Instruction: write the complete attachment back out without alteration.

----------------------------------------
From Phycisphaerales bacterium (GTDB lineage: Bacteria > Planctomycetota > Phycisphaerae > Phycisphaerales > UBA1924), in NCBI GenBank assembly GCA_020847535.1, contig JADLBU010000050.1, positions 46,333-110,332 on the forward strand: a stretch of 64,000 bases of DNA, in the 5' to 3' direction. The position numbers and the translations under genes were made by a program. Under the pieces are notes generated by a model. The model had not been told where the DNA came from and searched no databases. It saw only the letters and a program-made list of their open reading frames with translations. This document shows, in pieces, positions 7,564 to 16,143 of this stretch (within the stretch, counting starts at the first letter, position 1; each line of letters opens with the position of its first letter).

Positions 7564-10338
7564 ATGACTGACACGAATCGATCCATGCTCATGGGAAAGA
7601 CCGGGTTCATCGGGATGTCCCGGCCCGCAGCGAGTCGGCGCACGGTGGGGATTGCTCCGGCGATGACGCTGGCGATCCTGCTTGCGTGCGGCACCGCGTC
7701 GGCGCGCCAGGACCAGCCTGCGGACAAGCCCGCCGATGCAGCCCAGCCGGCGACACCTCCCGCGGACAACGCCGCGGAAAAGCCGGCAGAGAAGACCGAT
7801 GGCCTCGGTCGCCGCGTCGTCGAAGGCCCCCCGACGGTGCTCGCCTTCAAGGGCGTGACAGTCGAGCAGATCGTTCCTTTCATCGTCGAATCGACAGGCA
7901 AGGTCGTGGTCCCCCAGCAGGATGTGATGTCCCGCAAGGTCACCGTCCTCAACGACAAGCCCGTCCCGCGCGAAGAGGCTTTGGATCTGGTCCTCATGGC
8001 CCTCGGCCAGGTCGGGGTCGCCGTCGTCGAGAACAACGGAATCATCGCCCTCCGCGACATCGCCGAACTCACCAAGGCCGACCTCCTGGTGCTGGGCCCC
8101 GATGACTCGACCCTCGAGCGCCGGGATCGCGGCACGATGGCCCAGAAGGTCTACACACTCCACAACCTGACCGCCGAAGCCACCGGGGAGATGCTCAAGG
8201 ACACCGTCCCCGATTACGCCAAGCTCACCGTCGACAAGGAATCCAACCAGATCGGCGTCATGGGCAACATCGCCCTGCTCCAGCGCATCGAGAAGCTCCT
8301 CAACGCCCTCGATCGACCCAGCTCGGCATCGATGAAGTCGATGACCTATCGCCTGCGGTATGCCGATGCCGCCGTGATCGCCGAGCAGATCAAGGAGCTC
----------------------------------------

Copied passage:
From Phycisphaerales bacterium (GTDB lineage: Bacteria > Planctomycetota > Phycisphaerae > Phycisphaerales > UBA1924), in NCBI GenBank assembly GCA_020847535.1, contig JADLBU010000050.1, positions 46,333-110,332 on the forward strand: a stretch of 64,000 bases of DNA, in the 5' to 3' direction. The position numbers and the translations under genes were made by a program. Under the pieces are notes generated by a model. The model had not been told where the DNA came from and searched no databases. It saw only the letters and a program-made list of their open reading frames with translations. This document shows, in pieces, positions 7,564 to 16,143 of this stretch (within the stretch, counting starts at the first letter, position 1; each line of letters opens with the position of its first letter).

Positions 7564-10338
7564 ATGACTGACACGAATCGATCCATGCTCATGGGAAAGA
7601 CCGGGTTCATCGGGATGTCCCGGCCCGCAGCGAGTCGGCGCACGGTGGGGATTGCTCCGGCGATGACGCTGGCGATCCTGCTTGCGTGCGGCACCGCGTC
7701 GGCGCGCCAGGACCAGCCTGCGGACAAGCCCGCCGATGCAGCCCAGCCGGCGACACCTCCCGCGGACAACGCCGCGGAAAAGCCGGCAGAGAAGACCGAT
7801 GGCCTCGGTCGCCGCGTCGTCGAAGGCCCCCCGACGGTGCTCGCCTTCAAGGGCGTGACAGTCGAGCAGATCGTTCCTTTCATCGTCGAATCGACAGGCA
7901 AGGTCGTGGTCCCCCAGCAGGATGTGATGTCCCGCAAGGTCACCGTCCTCAACGACAAGCCCGTCCCGCGCGAAGAGGCTTTGGATCTGGTCCTCATGGC
8001 CCTCGGCCAGGTCGGGGTCGCCGTCGTCGAGAACAACGGAATCATCGCCCTCCGCGACATCGCCGAACTCACCAAGGCCGACCTCCTGGTGCTGGGCCCC
8101 GATGACTCGACCCTCGAGCGCCGGGATCGCGGCACGATGGCCCAGAAGGTCTACACACTCCACAACCTGACCGCCGAAGCCACCGGGGAGATGCTCAAGG
8201 ACACCGTCCCCGATTACGCCAAGCTCACCGTCGACAAGGAATCCAACCAGATCGGCGTCATGGGCAACATCGCCCTGCTCCAGCGCATCGAGAAGCTCCT
8301 CAACGCCCTCGATCGACCCAGCTCGGCATCGATGAAGTCGATGACCTATCGCCTGCGGTATGCCGATGCCGCCGTGATCGCCGAGCAGATCAAGGAGCTC